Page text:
At prep school, as well as fending off amorous prefects and how to climb a tree, I learned one saying that stayed with me: ‘You are not there for the system – the system is there for you.’ When I made it into the Upper 6th some nine years later I took this to the max – as a year group we all took up smoking and tore up the school rule book, doing what we pleased as we pleased. My sideline of rolling the Head Boy’s joints gave me immunity to the law too…
At a personal level I have always followed the maxim. I obey if it suits me, and measure everything against it. Does the system need changing? Change it for you.
RHA believes that we are there for the system
As a writer I focus on some obscure topics in my work. I often write about trucks and the logistics industry, arguably the carriers of the lifeblood of our economy. Whining about the new Toxicity Charge (T-Charge) in London, the Road Haulage Association (RHA) chief executive Richard Burnett said: “We fully appreciate Mayor Khan’s vision for a cleaner, healthier London. It’s a City that is justifiably proud of its position as one of the world’s great business centres and tourist attractions. However, to further penalise the industry that is responsible for keeping the shelves of its stores, restaurants and tourist attractions is not the way to do it. It’s wrong to punish the lorry industry that moves the UK Economy.”
I’m sorry, but the RHA believes that we should have poisonous air (just a little extra poisonous anyway) to feed the national economy. OK, so 40,000 people a year need to die early deaths a year for the economy. Be grateful as you choke your last breath!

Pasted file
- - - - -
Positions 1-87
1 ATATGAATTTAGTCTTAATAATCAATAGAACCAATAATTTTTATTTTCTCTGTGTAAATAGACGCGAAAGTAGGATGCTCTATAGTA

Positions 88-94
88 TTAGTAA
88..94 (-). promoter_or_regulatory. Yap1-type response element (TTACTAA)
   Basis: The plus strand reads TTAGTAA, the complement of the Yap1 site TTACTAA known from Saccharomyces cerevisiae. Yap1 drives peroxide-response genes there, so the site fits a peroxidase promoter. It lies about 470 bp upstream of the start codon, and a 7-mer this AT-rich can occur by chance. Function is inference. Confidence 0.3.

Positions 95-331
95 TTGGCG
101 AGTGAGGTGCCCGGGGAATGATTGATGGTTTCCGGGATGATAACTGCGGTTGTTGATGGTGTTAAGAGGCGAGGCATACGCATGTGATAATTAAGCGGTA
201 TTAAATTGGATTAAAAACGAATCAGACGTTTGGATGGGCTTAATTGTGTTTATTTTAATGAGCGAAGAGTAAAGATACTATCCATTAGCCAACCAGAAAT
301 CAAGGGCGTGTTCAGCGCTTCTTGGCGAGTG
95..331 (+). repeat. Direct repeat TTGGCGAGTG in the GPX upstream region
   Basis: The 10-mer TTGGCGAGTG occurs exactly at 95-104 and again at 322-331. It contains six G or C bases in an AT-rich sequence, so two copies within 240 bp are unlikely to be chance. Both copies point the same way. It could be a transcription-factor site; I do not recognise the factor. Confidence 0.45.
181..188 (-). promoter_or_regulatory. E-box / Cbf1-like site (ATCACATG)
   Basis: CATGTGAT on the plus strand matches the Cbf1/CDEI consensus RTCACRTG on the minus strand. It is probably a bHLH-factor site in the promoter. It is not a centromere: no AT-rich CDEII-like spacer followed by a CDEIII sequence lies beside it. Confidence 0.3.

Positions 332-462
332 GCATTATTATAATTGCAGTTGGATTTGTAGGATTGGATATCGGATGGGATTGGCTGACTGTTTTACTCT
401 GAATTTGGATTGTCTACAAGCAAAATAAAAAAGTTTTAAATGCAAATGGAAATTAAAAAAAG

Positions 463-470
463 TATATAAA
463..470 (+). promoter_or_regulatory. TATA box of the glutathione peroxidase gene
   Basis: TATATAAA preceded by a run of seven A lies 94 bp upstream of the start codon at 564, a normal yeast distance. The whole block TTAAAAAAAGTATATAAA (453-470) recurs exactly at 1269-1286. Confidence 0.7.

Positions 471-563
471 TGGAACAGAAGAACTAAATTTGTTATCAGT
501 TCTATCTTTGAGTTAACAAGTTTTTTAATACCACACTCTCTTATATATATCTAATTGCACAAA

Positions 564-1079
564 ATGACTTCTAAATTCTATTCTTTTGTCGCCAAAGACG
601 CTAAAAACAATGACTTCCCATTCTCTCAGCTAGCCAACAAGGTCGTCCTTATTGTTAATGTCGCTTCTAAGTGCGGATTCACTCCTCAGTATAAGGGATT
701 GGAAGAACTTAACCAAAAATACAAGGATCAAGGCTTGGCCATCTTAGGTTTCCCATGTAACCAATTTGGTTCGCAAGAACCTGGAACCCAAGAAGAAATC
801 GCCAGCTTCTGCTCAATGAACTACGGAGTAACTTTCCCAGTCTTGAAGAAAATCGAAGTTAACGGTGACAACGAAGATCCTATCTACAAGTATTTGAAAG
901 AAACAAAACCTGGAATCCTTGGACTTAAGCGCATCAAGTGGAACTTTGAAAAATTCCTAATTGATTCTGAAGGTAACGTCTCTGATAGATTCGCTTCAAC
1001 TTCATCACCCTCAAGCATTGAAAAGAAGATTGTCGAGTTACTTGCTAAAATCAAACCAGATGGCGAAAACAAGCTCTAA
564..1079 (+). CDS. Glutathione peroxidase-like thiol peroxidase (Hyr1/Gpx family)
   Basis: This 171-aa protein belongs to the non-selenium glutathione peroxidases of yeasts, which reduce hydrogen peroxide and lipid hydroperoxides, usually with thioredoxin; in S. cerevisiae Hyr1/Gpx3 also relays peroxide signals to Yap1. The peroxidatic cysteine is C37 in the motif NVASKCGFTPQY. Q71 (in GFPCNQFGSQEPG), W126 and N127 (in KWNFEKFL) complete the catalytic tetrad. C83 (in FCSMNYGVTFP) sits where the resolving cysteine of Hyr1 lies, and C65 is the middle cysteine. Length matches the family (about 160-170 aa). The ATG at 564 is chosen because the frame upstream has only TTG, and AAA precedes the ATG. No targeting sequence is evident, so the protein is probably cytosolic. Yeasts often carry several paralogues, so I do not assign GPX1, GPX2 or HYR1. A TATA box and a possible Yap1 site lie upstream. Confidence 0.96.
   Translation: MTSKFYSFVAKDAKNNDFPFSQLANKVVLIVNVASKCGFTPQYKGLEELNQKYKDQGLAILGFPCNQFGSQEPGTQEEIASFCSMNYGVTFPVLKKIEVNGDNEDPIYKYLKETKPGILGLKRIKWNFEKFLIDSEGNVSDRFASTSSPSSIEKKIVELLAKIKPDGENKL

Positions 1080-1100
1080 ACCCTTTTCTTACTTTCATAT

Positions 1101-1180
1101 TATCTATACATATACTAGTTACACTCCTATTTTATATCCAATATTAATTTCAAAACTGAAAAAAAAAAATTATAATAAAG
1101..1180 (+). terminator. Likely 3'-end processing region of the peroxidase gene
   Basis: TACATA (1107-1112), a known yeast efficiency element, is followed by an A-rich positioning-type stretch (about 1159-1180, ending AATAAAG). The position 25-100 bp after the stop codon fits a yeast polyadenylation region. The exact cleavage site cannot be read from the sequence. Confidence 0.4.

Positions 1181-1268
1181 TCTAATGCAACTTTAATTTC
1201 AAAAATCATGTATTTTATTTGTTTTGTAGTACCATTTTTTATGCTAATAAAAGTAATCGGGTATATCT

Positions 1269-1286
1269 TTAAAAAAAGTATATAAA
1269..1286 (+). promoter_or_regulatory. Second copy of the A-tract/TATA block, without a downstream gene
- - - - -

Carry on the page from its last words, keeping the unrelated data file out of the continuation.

The psychopathy of the economy
I’m sure the economy would be deeply grateful and turn up to your funeral to lay a wreath in thanks. Probably not. If the economy were a person they’d lock it up as a dangerous psychopath. Under current measures the economy can only be ‘successful’ if it earns money and grows. Classic economics is based on a lie – where every other science accepts that there are limits to consumption, the first rule of economics is never ending growth. The psychopath is deluded too.
Some questions for you
If something hurt you would you thank it and walk away? You might be gassed by the fumes it creates, or so short on money from your pisspoor job that you starve. You may have to borrow so much money to buy a house that the entirety of your healthiest years of your life will be spent repaying that cash. You may need to borrow from a loan shark company at ‘only’ 1000% a year to buy your kids some shoes from school.
Is money a god?
Why is the excuse of ‘the economy will be harmed’ of such consequence if it harms people? If it is then you obviously worship a deity that doesn’t thank you.
The answer it seems is that for those who control the media, the economy works for them. Today I saw a news article that suggests for many of those living in Weymouth and Portland it isn’t: “Weymouth and Portland has the lowest average weekly wages in the country. The rate is just £282.90 a week according to the latest data from the Office of National Statistics – and it’s still falling. The average weekly pay fell by a whopping 8.3 per cent last year.” While the owners of the Echo may feel comfortable enough they can tip their cap to Richard Drax MP (for whom it works rather well too) I can’t say that the economy works for most of the people in the area…
Is fracking good for the economy? Does drinking the radioactive waste water from it help the economy? Whose pockets does the cash go in? The citizens of Weymouth and Portland or some fat bloke’s pocket in Houston, Texas? It’s certainly good for ‘his’ economy.
If the system does not work, is it broken?
I have to ask, that if the system doesn’t work for you, then should it be fixed? We are for the most part suffering so others can have a life in opulence. Is that right?
Before you say ‘we can’t afford it’ then I need to ask you, who can’t afford it? The people living off the backs of our labour certainly can. Old Dickie Drax’s starving constituents are starving for the economy. Shouldn’t they have dinner on their plates? What about the nurses in the DCH, who just about make ends meet?
I’ll repeat the mantra again: You are not there for the system – the system is there for you.